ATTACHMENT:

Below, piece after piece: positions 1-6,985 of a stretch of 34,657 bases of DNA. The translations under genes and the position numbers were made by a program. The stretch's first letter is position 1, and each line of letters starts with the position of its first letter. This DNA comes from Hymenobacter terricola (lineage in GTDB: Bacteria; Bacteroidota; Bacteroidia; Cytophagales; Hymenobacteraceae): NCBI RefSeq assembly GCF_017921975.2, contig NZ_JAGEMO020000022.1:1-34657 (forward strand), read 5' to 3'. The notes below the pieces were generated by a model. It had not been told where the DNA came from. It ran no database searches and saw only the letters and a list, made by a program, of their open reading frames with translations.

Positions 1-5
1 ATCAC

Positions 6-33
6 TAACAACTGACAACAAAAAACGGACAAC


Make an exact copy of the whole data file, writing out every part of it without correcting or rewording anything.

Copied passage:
Below, piece after piece: positions 1-6,985 of a stretch of 34,657 bases of DNA. The translations under genes and the position numbers were made by a program. The stretch's first letter is position 1, and each line of letters starts with the position of its first letter. This DNA comes from Hymenobacter terricola (lineage in GTDB: Bacteria; Bacteroidota; Bacteroidia; Cytophagales; Hymenobacteraceae): NCBI RefSeq assembly GCF_017921975.2, contig NZ_JAGEMO020000022.1:1-34657 (forward strand), read 5' to 3'. The notes below the pieces were generated by a model. It had not been told where the DNA came from. It ran no database searches and saw only the letters and a list, made by a program, of their open reading frames with translations.

Positions 1-5
1 ATCAC

Positions 6-33
6 TAACAACTGACAACAAAAAACGGACAAC